• Open Access

Short-Term Effects of Atorvastatin in Normal Dogs and Dogs with Congestive Heart Failure Due to Myxomatous Mitral Valve Disease

Authors


  • Partial results of this study were presented as an abstract at the 2008 ACVIM Forum in San Antonio, TX.

Corresponding author: S.M. Cunningham, Department of Clinical Sciences, Tufts Cummings School of Veterinary Medicine, 200 Westboro Road, North Grafton, MA 01536; e-mail: suzanne.cunningham@tufts.edu.

Abstract

Background

3-Hydroxy-3-methylglutaryl coenzyme A reductase inhibitors (statins) may improve heart failure class and survival in people with congestive heart failure (CHF) of various etiologies.

Hypothesis/Objectives

To evaluate the tolerability of atorvastatin in healthy dogs, and the short-term effects of atorvastatin on clinical markers of disease severity, lipid profiles, and markers of systemic inflammation and oxidative stress in dogs with CHF.

Animals

Eleven normal dogs and 12 client-owned animals with CHF attributable to myxomatous mitral valve disease.

Methods

Prospective nonblinded observational study. Normal dogs (n = 11) were first treated with atorvastatin and re-evaluated after 14 and 30 days for clinical tolerability and alterations in certain laboratory results. Subsequently, dogs with CHF (n = 12) were treated with atorvastatin at a dosage of 2 mg/kg q24h for 8 weeks. Echocardiography, blood pressure (BP), quality of life questionnaire, and blood sampling were performed pre and post atorvastatin administration.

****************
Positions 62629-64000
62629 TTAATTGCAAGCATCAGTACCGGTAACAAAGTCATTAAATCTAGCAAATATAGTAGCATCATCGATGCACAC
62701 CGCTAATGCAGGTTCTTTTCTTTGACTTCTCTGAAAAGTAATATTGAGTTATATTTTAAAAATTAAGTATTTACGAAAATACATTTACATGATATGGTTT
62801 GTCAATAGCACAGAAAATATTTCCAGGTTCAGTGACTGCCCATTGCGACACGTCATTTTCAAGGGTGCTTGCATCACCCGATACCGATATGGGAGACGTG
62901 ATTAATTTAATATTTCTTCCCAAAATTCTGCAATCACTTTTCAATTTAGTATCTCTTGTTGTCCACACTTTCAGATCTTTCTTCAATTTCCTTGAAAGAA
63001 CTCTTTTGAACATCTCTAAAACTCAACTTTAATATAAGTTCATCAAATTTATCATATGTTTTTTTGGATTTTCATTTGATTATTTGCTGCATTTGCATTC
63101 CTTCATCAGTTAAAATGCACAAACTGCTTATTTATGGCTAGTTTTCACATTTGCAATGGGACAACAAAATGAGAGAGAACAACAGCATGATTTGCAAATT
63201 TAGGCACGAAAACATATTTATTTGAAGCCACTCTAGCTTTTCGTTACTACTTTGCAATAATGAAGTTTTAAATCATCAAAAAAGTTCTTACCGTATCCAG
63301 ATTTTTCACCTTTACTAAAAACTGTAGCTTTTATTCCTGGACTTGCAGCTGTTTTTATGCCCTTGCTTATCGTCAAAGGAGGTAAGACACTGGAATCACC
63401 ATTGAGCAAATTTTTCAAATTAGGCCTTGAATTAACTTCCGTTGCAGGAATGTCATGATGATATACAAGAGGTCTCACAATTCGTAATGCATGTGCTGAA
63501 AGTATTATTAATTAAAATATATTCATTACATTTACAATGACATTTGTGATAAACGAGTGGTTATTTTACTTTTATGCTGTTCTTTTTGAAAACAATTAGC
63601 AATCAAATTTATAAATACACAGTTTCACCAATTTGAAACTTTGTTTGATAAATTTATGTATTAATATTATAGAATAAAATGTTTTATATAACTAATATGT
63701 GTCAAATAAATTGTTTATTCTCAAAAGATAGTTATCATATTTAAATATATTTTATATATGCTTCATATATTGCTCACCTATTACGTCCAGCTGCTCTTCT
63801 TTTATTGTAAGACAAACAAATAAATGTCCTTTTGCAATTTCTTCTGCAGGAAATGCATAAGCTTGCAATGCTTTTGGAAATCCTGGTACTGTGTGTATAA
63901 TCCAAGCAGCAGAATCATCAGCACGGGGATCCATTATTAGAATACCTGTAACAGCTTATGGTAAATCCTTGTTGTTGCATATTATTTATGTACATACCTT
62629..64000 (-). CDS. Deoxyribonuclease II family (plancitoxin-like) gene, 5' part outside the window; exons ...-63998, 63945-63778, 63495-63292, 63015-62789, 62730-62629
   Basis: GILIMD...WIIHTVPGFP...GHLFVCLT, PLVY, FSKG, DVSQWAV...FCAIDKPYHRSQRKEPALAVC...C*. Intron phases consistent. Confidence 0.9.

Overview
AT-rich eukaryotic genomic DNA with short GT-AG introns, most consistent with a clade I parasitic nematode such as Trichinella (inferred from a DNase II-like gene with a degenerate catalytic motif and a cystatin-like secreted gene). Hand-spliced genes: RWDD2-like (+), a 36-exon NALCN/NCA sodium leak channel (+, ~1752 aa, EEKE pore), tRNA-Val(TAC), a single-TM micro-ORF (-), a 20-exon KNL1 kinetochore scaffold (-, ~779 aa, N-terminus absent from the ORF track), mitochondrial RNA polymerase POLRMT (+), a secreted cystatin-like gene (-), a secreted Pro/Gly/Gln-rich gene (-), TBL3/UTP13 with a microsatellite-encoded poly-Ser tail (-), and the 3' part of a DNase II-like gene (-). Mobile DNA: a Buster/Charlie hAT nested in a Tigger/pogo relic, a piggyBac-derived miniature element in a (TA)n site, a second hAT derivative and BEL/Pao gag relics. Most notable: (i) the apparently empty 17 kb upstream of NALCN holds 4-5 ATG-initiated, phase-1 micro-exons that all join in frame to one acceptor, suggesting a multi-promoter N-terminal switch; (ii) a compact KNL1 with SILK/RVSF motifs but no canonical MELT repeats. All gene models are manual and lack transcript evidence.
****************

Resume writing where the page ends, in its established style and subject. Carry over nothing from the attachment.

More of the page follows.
Results

Atorvastatin was well tolerated and did not result in apparent adverse effects or biochemical abnormalities in healthy dogs and in dogs with CHF. Healthy dogs experienced a decrease in total cholesterol (TC) concentration (= .03) after atorvastatin administration. Decreases in TC concentration (= .02), non-HDL cholesterol concentration (= .02), total white blood cell count (= .03), neutrophils (= .01), and systolic BP (= .01) were noted in the CHF group after 8 weeks of atorvastatin.

Conclusions and Clinical Importance

Atorvastatin was well tolerated at clinically relevant doses in healthy dogs and dogs with CHF. Further investigation into the effects of statin treatment in dogs with CHF is warranted.

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